Ekhon baazta hai ...
Down memory lane, and this I am going to do from time to time, as many readers of this page may not have read the pieces appearing in The Daily Star twenty years ago. Here goes a Chintito (item) that appeared under Pinch of Salt, Chintito's then banner head; the context is sadly not totally lost.
It is extremely impolite and improper to speak in anything but the native tongue or in a language not agreed upon between the communicating persons.
Picture this: You are walking on Oxford Street in London and a person of brown complexion but with distinct sub-continental features stops you quite abruptly and demands "Time kya hai?" meaning (perhaps), "What's the time?" The unsuspecting amongst us Bangalis will perhaps volunteer, "Ekhon baazta hai duita baiza ponero minit hota hai," (It's fifteen past two). It's ludicrous! The patriotic stance should be an absolutely blank look. Or, if you wanted to be polite you could beg his pardon in English because both of you were on English soil. And, if you chose to be both polite and patriotic, combine the blank look with a classical Bangali mind-boggler, "Aapnake theek chintey paarlam na," (Don't think I remember seeing you before).
Being brown and from India the British ruled, I could be from anywhere; from Peshawar to Panchagarh, from Goalondo to Goa. Well, if you want to bring the question of height, that's a dimension beyond any sensible confabulation. Again, being brown and short, I could be speaking in any of the languages that make this tanned subcontinent so much more colourful and vibrant. Actually, if this kya hai chap, who could be from anywhere north of Bangalore, used a bit of sense, he could have walked up to the Big Ben and looked up. The time is always there and you don't have to stop strangers and query in stranger languages.
An elderly Dhaka lady went to Bangkok for a check-up, accompanied by her son. She knew a bit of English but definitely no Thai. Next to the flat in which they put up, there was an elderly Thai lady who knew no English. One evening when the son returned home, he found his mother and the neighbour in perfect harmony. One was speaking in fluent Bangla and the other in flowing Thai; the old-timers were having a whale of a time. No language barrier there. Actually, what the two ladies did was the most sensible thing to do and nobody's feeling was hurt. That's the value of experience.
It is common knowledge that many Bangalis are rather charitable when it comes to speaking in a foreign lingua. Many a Dhaka trader will make idhar to udhar to strike a business deal with an Indian or a Pakistani counterpart. Why? If the chap on the other side can't understand Bangla, speak in English, recognised as a secondary language in both countries. And, if he can't decipher your English and if he is restricted by a handicap of 'yes, no, very good', take the cue from the elderly ladies; stick to your respective languages. If the business you are discussing is worth it, the deal you will strike will be better. Being equal, you will draw more respect from your overseas business friend.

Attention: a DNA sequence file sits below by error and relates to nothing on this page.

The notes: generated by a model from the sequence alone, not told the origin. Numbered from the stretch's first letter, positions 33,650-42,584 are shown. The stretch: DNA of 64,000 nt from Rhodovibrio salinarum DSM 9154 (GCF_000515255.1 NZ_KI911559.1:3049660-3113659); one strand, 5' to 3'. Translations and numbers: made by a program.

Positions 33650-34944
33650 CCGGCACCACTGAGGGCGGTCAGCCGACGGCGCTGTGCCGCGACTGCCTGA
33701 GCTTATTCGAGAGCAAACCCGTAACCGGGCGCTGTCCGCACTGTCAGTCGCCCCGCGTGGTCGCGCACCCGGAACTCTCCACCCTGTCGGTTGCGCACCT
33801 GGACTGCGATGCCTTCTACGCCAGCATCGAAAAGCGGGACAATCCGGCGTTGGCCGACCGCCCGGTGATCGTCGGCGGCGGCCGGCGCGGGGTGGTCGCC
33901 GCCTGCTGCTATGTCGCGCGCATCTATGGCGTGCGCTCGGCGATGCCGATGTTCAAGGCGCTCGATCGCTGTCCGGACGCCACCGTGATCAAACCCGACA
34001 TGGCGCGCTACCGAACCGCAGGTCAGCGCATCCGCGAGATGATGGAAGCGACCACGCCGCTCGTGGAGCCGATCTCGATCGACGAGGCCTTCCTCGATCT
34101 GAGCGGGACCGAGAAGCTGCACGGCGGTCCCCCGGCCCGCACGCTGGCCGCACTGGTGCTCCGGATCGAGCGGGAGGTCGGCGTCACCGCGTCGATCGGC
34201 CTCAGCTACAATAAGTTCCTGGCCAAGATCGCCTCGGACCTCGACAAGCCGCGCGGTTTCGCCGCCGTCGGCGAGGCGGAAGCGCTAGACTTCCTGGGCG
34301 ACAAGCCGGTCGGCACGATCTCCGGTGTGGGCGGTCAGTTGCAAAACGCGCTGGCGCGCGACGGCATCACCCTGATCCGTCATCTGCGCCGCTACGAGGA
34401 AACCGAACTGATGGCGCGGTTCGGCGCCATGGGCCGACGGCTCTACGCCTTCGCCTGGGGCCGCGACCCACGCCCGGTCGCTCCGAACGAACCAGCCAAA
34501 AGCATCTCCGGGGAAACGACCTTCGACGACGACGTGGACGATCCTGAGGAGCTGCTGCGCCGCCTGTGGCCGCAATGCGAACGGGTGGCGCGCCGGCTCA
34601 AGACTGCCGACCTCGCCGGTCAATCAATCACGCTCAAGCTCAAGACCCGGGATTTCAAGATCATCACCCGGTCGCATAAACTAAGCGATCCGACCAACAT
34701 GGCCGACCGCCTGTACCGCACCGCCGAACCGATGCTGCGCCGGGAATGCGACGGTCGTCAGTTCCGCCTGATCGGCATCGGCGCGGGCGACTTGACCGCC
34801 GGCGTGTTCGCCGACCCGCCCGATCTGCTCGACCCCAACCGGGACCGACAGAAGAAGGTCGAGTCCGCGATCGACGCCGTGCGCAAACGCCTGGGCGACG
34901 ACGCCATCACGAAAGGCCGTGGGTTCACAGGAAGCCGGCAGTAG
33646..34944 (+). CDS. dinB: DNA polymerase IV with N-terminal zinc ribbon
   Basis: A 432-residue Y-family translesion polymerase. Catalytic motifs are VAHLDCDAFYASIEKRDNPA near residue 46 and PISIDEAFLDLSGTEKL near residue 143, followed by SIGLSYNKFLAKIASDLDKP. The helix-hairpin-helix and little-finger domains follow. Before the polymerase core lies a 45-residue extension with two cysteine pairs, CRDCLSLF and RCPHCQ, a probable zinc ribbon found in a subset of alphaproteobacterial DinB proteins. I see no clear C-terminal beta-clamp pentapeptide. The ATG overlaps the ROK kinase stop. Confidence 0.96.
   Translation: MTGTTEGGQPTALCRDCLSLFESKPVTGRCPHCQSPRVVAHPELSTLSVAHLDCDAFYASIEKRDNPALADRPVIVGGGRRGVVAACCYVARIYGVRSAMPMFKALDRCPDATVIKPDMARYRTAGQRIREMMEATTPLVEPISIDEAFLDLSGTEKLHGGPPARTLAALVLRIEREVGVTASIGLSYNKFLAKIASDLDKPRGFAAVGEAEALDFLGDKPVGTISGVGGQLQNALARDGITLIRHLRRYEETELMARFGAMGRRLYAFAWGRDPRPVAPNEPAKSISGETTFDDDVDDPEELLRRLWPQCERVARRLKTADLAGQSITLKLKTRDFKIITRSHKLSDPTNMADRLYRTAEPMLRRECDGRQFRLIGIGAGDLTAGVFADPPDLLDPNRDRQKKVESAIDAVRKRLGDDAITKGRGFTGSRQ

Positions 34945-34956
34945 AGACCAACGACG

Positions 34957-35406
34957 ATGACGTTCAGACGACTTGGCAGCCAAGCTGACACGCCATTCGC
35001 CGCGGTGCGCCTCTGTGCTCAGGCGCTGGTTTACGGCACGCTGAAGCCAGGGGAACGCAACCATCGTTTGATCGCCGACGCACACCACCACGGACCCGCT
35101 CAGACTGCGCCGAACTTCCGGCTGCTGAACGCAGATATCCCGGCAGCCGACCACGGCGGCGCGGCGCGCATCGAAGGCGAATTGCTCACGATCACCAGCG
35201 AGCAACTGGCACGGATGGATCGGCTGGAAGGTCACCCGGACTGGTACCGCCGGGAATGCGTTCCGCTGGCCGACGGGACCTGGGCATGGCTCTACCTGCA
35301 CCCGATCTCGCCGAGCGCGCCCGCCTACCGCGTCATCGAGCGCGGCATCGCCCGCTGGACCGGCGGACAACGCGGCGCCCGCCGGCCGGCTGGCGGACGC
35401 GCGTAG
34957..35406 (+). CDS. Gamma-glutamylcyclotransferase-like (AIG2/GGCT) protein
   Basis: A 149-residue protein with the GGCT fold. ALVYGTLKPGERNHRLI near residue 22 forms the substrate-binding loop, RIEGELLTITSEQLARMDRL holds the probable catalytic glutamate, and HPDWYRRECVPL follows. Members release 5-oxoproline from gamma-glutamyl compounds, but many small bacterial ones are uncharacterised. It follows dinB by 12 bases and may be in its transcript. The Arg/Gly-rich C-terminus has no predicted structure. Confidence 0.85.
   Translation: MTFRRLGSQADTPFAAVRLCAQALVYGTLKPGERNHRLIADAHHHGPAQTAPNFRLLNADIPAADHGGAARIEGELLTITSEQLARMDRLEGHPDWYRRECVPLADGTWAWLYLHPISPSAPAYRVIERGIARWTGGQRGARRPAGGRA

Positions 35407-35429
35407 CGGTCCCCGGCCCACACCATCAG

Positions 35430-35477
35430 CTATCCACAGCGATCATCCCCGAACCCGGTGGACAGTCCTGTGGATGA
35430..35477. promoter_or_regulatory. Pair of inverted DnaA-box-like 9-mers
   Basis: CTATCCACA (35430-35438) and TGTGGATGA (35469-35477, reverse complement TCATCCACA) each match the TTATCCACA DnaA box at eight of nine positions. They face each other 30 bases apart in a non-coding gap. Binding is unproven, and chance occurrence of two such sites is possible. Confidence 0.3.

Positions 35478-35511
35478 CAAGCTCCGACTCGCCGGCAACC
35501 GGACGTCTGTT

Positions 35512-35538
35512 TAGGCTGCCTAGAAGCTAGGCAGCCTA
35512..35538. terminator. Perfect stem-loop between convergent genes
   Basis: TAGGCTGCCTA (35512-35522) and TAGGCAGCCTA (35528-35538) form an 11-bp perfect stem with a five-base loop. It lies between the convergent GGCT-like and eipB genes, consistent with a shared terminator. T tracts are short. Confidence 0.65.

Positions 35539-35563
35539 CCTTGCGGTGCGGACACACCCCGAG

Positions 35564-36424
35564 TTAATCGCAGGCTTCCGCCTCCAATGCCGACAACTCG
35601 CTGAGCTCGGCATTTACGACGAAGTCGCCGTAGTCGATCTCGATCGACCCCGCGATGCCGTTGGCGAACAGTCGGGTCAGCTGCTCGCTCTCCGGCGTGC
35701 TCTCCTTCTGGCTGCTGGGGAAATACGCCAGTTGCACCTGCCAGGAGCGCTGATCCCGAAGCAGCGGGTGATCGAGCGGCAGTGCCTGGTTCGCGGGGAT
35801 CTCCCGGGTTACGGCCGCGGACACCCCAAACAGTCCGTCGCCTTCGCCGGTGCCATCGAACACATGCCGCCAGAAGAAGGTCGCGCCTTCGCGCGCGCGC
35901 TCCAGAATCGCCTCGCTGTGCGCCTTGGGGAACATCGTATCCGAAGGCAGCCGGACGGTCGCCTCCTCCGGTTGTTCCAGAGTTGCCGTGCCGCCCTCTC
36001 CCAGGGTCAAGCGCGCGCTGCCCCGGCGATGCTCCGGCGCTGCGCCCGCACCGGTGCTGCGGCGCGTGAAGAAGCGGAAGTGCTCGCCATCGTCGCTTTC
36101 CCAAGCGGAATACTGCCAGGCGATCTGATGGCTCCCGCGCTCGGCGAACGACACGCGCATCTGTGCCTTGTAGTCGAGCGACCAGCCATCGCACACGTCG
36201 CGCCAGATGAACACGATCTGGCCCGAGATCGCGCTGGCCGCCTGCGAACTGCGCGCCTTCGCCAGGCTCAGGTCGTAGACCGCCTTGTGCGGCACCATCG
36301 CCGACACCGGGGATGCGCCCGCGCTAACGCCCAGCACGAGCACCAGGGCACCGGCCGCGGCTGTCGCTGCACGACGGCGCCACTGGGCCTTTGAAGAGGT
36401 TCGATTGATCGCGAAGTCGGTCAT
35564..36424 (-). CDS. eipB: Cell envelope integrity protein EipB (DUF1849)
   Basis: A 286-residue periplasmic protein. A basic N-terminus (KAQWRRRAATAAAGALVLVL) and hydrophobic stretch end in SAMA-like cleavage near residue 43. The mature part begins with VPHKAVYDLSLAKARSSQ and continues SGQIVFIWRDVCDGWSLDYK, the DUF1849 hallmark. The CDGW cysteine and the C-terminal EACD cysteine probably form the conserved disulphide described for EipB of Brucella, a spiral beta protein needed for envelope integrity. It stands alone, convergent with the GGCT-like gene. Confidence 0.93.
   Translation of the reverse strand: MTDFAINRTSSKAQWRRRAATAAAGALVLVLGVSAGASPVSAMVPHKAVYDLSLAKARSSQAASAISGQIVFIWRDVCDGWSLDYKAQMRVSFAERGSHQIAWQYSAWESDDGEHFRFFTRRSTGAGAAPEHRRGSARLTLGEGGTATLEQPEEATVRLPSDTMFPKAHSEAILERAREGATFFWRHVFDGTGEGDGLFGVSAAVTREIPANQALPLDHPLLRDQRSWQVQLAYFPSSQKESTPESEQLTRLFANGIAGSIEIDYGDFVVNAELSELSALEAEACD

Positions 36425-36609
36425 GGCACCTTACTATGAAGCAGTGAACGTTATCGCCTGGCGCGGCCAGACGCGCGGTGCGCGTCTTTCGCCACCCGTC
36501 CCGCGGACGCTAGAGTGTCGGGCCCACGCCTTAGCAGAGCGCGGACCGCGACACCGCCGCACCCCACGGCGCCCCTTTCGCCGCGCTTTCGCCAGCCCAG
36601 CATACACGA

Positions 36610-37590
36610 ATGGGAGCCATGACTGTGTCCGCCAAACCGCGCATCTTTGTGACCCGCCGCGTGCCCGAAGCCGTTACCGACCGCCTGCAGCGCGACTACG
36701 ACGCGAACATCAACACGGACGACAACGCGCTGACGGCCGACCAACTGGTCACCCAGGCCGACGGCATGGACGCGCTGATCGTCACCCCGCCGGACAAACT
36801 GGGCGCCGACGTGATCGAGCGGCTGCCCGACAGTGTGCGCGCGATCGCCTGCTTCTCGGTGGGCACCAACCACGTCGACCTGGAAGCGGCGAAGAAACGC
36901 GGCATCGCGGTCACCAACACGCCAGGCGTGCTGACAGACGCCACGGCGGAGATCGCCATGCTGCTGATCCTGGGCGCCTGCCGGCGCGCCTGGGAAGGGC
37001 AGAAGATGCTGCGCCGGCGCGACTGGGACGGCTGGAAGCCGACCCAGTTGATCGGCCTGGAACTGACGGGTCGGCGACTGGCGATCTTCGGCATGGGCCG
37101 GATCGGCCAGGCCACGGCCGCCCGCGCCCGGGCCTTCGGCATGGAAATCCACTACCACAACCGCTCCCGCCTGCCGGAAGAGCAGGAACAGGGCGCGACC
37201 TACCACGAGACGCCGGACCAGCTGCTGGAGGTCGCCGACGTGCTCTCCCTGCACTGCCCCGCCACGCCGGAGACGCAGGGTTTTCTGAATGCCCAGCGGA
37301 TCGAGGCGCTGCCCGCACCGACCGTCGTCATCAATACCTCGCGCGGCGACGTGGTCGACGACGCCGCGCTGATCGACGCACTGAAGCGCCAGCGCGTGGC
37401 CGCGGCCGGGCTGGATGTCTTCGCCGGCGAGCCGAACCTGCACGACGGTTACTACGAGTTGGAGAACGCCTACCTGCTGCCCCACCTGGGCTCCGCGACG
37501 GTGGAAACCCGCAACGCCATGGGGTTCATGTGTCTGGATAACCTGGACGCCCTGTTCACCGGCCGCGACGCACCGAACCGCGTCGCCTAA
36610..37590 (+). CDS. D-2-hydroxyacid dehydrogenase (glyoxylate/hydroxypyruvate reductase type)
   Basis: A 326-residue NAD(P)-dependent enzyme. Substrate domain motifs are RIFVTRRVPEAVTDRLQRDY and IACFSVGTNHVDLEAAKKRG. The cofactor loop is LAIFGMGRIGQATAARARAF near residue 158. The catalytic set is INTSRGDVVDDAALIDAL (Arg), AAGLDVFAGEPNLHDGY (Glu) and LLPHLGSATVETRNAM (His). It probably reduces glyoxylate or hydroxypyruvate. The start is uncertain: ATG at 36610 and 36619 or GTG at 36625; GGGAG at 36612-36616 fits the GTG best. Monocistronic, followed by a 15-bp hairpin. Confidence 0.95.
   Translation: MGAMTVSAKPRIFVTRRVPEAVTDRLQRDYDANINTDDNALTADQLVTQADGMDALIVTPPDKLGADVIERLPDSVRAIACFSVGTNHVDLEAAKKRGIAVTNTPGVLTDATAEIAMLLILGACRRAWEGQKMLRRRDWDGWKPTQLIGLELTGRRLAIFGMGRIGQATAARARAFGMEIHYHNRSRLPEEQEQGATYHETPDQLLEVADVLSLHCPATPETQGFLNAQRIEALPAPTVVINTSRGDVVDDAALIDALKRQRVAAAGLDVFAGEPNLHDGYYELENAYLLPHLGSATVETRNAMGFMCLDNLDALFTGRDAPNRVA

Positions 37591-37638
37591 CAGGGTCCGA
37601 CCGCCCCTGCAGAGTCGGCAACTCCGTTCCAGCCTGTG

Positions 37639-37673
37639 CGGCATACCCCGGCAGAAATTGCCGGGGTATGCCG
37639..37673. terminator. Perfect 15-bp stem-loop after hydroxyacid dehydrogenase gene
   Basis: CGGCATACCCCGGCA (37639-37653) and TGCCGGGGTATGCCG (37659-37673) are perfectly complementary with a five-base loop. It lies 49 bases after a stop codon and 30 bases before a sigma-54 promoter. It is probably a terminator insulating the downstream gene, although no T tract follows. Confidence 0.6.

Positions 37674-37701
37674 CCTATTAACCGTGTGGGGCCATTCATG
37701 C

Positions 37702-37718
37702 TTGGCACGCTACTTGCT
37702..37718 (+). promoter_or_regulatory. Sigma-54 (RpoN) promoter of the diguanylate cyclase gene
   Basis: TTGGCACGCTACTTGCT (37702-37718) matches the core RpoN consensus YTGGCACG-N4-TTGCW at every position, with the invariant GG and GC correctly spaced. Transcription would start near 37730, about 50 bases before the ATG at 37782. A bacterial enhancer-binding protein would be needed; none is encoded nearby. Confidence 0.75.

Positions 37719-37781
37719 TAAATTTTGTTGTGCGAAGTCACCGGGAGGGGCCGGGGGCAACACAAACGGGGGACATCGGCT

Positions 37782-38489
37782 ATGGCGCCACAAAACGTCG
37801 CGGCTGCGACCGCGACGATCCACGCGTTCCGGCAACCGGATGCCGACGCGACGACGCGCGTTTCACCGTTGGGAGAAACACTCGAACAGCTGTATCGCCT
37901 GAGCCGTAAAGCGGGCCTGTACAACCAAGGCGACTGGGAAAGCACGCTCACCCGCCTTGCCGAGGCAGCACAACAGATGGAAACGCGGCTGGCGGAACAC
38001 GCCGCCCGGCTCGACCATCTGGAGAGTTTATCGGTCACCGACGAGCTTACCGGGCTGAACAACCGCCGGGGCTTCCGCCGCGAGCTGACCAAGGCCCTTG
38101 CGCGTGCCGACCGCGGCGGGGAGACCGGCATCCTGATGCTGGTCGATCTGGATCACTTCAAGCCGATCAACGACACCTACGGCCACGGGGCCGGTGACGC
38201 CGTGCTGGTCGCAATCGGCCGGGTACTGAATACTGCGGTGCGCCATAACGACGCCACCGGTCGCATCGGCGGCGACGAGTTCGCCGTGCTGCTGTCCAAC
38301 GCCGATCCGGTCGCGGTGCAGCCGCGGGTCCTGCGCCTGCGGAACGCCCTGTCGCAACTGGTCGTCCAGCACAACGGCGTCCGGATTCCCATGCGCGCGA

It may be encouraging to remember that man has been trading from early times. For as long as one cares to remember, ships from bizarre lands have discovered virgin havens to trade their wares. Merchants have travelled many a month to stumble on exotic places. Never has language been a hindrance to business.
Use an interpreter. But, never let your counterpart have the upper hand by coaxing you to speak in his tongue in your own country. Your pride, your history, your very being should refrain you from doing that. Of course, when you are visiting him, you could always try and pick up his language. The principle should be to speak in your own tongue in your country and to try and speak the foreign tongue when you are abroad. And, today, there are always common third languages to choose from.
There was this Bangali doctor, volunteering for the PLO in Lebanon, using sign language to communicate on a complicated subject such as medicine with a Kashmiri, who had insisted that they parley in Urdu. The Bangali had the last say, without speaking a word.
Then there was this Bangladeshi student sitting in the office of the Bangladesh Association in Sheffield. Up comes this Pakistani and gives the Bangali a nudge from behind with a verbal 'khayriat?' query. The Bangali scholar was unmoved. After the third 'khayriat' poke, the Bangali swung around with a "Sorry?" The Pakistani was puzzled and inquired, "You don't understand Urdu?" The Bangali student could see 1952, 1969, 1971 flash by and replied "Urdu?" to let the poker know that even the word Urdu was unknown to him. The Pakistani does not give up and asks of the Bangali, "Are you Malaysian?" With glistening eyes, head held high, the Bangali replied, "No, Bangladeshi!"
The writer is a practising architect at Basha Bari Ltd., a Commonwealth Scholar and Fellow in the UK, a Baden-Powell Fellow Scout leader and a Major Donor Rotarian.